In reply to this post by Menu Jacques

Today, i believe it is standard to include both a fingered score and a sounding score.  i did, anyway, when i wrote my scordatura piece.  It had a complex tonality, and i thought it fair to give the performer a sounding score so they could more easily spot errors.  It might not be as necessary for a simpler language and approach.

H.I.F. von Biber, in the generation before Bach, wrote extensively in scordatura tunings.  His cycle called, The Rosary Sonatas, has a different tuning for nearly every piece, including one where the D and A strings are switched.  That one is called the Cross Sonata.  A friend of mine performed the cycle and switched between four violins to cut down on the constant retuning.  Anyway, Biber only had fingered scores, and it's wild to follow the score while listening.  You see parallel tritones on the page while listening to thirds float by.

Well, there you have it:  an open-ended answer.  Because scordatura has fallen out of practice for nearly all string players but guitarists, i'd include a fingered score with a sounding score no matter what--a bit like a courtesy accidental.

Take care!
bill


Hello folks,

String instruments sometimes use scordaturas: I?ve wondered how this is noted in modern scores, but couldn't find examples on the Internet.

Can anyone give pointers to actual scores showing that?

Thanks!

JM

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Re: Scordatura question

Jacques Menu Muzhic
In reply to this post by Vaughan McAlley-2
Hello all,

Thanks for the pointers and explanations. 

I thought there might be a specific way to indicate a scordatura, and it turns out there are many possible ways, including providing a second scores with the actual pitches or a staff fragment showing the various string pitches vertically:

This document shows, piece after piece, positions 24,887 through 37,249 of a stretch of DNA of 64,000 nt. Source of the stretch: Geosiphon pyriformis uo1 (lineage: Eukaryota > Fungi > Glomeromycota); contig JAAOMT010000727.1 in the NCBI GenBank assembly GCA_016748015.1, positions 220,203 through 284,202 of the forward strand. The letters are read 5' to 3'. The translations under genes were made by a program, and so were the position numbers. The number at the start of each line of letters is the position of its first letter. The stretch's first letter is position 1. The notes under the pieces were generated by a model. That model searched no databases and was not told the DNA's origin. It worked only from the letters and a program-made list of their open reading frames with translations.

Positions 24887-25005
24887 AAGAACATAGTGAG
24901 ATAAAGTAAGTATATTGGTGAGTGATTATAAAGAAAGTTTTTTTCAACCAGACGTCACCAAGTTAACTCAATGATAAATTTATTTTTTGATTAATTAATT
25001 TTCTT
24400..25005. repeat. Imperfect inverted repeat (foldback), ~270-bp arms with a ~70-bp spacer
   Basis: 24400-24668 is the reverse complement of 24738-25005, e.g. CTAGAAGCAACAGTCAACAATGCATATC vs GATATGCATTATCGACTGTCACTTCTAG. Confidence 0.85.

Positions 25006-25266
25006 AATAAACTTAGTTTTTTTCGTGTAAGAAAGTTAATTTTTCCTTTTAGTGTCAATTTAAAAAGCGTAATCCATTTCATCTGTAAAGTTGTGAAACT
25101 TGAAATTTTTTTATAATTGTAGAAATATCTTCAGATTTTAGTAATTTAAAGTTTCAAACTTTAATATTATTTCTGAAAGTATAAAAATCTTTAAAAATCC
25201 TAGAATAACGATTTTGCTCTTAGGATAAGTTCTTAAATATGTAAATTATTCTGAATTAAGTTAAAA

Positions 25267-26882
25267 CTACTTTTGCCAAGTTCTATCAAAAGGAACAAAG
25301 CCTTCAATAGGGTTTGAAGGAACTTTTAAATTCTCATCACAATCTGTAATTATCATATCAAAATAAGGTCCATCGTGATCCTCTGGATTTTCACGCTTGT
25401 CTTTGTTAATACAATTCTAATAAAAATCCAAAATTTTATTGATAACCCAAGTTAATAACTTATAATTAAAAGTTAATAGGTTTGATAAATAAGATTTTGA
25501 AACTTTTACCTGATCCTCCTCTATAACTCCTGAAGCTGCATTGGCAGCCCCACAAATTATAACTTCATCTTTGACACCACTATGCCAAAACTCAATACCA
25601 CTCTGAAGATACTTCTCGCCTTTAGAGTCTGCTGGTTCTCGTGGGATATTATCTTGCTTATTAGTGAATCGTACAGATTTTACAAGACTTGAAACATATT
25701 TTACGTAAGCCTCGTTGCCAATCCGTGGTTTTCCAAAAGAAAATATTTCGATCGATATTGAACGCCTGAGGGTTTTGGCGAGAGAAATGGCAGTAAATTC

It would be nice to add the string number at the left of the notes, in case only some strings are tuned differently than usual.

\version "2.19.80"

\header {
  title = "Guitar tunings"
}

\relative c {
  \omit Staff.TimeSignature
  \hide Stem
  \mark "EADGBE"
  < e a d g b e >
}

\relative c {
  \omit Staff.TimeSignature
  \hide Stem
  \mark "DADGAD"
  < d a d' g a d >
}


JM
 

Le 11 avr. 2018 à 01:49, Vaughan McAlley <[hidden email]> a écrit :

On Wed, 11 Apr 2018, 09:47 Vaughan McAlley, <[hidden email]> wrote:
On Wed, 11 Apr 2018, 07:10 Menu Jacques, <[hidden email]> wrote:
Hello folks,

String instruments sometimes use scordaturas: I’ve wondered how this is noted in modern scores, but couldn't find examples on the Internet.

Can anyone give pointers to actual scores showing that?

Thanks!

JM


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Do you mean modern scores of old music?


I like the one with both performed and sounding staves. The performer has to deal with the notes sounding wrong or working out new fingerings from a sounding score. You might as well give them the choice.

Vaughan

Ugh, the link didn't copy properly. Google an image search of Bach cello suite 5...


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Re: Re: Scordatura question

Mats Bengtsson-4


On 2018-04-11 23:17, Jacques Menu Muzhic wrote:
> Hello all,
>
> Thanks for the pointers and explanations.
>
> I thought there might be a specific way to indicate a scordatura, and
> it turns out there are many possible ways, including providing a
> second scores with the actual pitches or a staff fragment showing the
> various string pitches vertically:
>
I can add some examples from around 1900: In Mahler's 4th symphony, 2nd
movement, all strings of the solo violin are tuned one tone up, and the
notation corresponds to the fingering. In the solo violin part for
Saint-Saëns' Dance Macabre, the top string is down tuned to e flat,
again the notation corresponds to how you play (though you only play an
open string on the top string). For me as a violinist, it would be more
or less impossible to play the music if the notation corresponded to the
sound instead of the fingering (not the least for Biber), but there are
certainly cases where it would have helped to have a parallel line of
sounding notation, to assist in deciphering the music. The situation may
be different for guitar or double base, where it's not that uncommon to
at least tune down the lowest string to extend the range of the instrument.

    /Mats